French government puts on the squeeze

The French government has said it wants to limit rises in its €185bn healthcare budget to 1.75% a year,  down from 2.5%. Meanwhile, all sectors are on tenterhooks ahead of the announcement of the new healthcare tariffs in early March 2014. None are so desperate as the private hospitals. Their trade association, FHP-MCO, claims the key MCO (Medicine, surgery and obstetrics) tariff has risen by a total of just 1.17% over the entire eight years to 2013. That is against general inflation for the period of 11.82%. We hear that the state now wants to CUT the tariff by 0.5-1% !

Stephan Pichon at Your Care Consult reckons that the planned limit of 1.75% on healthcare spending is achievable. “The public sector is demonstrably inefficient and France has been slow to switch to generics, so it should be possible to achieve this.” The reduction is part of a bigger plan to cut public expenditure by €50bn over three years, which should reduce public sector expenditure of GDP from 57% to around 53-54%. The Cour des Comptes estimates €5bn could be saved by raising the proportion of outpatient surgery from the current level of 40 per cent of operations to the European norm of 80 per cent. But with health sector inflation notoriously difficult to control, annual spending in real terms will continue to grow by 2.4 per cent, according to government targets.

In any round of cuts, private sector players can expect to be squeezed until the pips squeak. Labs and homecare are likely to be hard hit.

We hear from a reliable source that the government told the FHP-MCO, the French trade association, which represents acute private hospitals, that it wanted to CUT the tariff in January by 0.5-1%. We are told that negotiations are now taking place. FHP-MCO wants a 2% rise, pointing out that the private sector MCO under-fulfilled its allocated budget by €240m in 2013. It has threatened to drop nurse training in all private hospitals, which together account for half of all surgical procedures in France.

Meanwhile, it is clear that many of the regional health agencies which should coordinate care, are routinely favouring public hospitals at the expense of the private sector. Christophe Bouteloup, head of corporate affairs at Vitalia, the big private hospital chain, has been driven to vehemently expressing his disgust to the regional press after the ARS at Saint Brice backtracked on plans.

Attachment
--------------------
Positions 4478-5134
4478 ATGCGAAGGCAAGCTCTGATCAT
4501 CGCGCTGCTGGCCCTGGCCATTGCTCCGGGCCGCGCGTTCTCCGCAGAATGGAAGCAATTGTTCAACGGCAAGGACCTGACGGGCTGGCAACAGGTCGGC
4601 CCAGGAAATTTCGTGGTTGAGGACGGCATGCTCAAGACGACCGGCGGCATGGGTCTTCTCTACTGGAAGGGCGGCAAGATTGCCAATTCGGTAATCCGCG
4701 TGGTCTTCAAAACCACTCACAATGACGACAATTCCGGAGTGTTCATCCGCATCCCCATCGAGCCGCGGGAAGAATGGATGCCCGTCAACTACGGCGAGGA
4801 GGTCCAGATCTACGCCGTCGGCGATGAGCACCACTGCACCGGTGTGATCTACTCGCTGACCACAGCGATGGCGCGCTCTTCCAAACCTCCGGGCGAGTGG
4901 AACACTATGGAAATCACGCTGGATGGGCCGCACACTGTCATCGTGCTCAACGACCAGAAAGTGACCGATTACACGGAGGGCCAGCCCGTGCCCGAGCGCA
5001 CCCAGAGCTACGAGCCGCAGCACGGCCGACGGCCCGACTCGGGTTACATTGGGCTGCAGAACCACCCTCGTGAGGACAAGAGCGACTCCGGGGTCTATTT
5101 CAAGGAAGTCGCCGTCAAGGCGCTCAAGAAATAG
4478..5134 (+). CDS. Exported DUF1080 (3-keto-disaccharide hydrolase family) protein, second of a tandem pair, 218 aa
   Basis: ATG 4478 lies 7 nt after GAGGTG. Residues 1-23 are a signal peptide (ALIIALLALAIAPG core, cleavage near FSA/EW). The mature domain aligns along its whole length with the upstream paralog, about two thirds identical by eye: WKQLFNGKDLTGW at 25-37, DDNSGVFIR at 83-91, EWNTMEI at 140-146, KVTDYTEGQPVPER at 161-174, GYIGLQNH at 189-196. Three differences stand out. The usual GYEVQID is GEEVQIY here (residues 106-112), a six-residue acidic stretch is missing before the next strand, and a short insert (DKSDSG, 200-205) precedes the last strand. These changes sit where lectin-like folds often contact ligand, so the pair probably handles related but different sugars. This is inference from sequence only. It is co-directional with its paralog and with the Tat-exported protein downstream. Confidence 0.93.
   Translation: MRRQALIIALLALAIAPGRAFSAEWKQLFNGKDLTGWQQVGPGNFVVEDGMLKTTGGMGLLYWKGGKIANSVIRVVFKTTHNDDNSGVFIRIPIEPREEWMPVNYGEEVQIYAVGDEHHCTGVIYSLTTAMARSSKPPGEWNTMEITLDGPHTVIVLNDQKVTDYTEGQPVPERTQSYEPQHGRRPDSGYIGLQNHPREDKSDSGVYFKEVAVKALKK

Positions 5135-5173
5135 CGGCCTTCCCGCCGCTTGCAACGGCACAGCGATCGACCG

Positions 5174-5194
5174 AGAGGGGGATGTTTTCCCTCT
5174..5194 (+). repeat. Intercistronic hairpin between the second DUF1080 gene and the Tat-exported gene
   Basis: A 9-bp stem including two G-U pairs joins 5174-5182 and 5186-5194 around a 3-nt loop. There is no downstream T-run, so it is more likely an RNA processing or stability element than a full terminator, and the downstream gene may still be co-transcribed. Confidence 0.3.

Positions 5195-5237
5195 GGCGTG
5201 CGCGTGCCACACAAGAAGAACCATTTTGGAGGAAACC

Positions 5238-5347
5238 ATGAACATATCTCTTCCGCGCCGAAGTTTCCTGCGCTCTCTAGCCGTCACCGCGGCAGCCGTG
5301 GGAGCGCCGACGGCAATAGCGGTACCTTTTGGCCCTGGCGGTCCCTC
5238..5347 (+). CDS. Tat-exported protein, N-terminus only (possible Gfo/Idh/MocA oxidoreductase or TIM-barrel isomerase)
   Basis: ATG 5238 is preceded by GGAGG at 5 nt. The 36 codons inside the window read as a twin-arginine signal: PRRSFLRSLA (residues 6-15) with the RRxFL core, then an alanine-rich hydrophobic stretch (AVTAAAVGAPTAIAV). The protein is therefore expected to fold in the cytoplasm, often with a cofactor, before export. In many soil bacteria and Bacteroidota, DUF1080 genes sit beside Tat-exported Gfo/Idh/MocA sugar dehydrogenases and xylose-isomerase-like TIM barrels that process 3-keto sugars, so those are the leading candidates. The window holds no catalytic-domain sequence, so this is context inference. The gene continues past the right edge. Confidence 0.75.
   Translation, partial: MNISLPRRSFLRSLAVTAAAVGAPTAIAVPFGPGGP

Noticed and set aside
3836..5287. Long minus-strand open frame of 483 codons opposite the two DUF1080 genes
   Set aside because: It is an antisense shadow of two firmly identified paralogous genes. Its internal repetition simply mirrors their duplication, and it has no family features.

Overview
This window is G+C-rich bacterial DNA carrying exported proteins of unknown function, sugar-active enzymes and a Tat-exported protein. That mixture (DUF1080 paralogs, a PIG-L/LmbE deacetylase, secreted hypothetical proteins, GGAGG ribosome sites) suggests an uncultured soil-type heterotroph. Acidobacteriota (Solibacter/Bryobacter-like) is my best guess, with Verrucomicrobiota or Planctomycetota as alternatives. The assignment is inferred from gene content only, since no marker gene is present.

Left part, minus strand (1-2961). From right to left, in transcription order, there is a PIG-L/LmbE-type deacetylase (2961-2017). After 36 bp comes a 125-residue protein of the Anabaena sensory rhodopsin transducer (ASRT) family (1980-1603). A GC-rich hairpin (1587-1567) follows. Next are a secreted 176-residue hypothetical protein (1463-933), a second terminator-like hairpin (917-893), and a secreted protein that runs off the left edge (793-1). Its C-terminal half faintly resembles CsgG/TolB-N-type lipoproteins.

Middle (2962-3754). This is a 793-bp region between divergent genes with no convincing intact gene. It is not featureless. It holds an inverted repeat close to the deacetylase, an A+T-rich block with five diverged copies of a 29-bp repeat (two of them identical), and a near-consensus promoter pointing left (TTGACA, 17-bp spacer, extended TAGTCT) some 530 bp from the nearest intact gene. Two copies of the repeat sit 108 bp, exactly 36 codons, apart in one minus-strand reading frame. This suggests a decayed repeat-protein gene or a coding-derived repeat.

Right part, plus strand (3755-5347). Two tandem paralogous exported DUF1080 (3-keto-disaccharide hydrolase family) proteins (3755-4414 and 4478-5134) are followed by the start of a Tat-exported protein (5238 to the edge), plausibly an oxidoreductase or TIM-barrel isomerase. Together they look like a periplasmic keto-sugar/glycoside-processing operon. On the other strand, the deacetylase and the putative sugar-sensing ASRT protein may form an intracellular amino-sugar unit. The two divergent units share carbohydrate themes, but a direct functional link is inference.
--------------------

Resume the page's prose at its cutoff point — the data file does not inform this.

The hope was that partnerships which brought together public and private hospitals under one building would see more cooperation and efficiency. Bouteloup told us that while this used to happen in the rural areas where Vitalia is strong, it has stopped since the Hollande government gained power. “We’ve got four projects and none of them have suceeded so far since then.” He is particularly angry about St Brice, where the plan was that the state would spend €7m on a joint project, which would deliver a saving of €500,000-1m a year. He says doctors in the public hospital felt threatened, so, at the last moment the project was shelved and the ARS agreed to spend €10m on more infrastructure in the public hospital

So bad is the situation that the FHP-MCO says it is planning to take some of the regional agencies to the Autorité de la Concurrence, France’s national competition regulator.

Pichon says that the private sector responded early to the shift to ambulatory. He notes that in Dijon, Generale de Sante is replacing its three local private hospitals with a single unit with 300 beds. “It is not building a cathedral-style building but something which is capable of handling very large volumes of ambulatory operations.”

He (and others) say that this is the future. Capio France moved early to day surgery and has found that although tariffs are far lower it can make higher margins.

Our Analysis: At one level the French state is right to put the boot in. UK and German payors could learn a lot from how it handles private sector players. But there is no getting away from the invidious position that private hospitals face as they compete with the feather-bedded job creation schemes that make up much of the French hospital system.

Labs and homecare, the other two big sectors of French private healthcare, are fortunate in not facing such unfair competition – the public outpatient lab sector barely exists and homecare is almost entirely in the hands of private and not for profit players.

In the Netherlands, the UK and Germany private sector management is being brought in to privatise or run failed public hospitals. Vitalia and other private hospital groups constantly suggest such experiments in France. But the sad truth is that nothing will happen under the present government. Nor is it clear that the right is more pro-private sector. The National Front, in particular, is very statist.

The only ray of comfort is that the state is dependent on the private sector for 6 out of ten operations and that surveys show that the French want to continue to have the choice they get from the mixed system.

Source: Healthcare Europe / February 21st 2014

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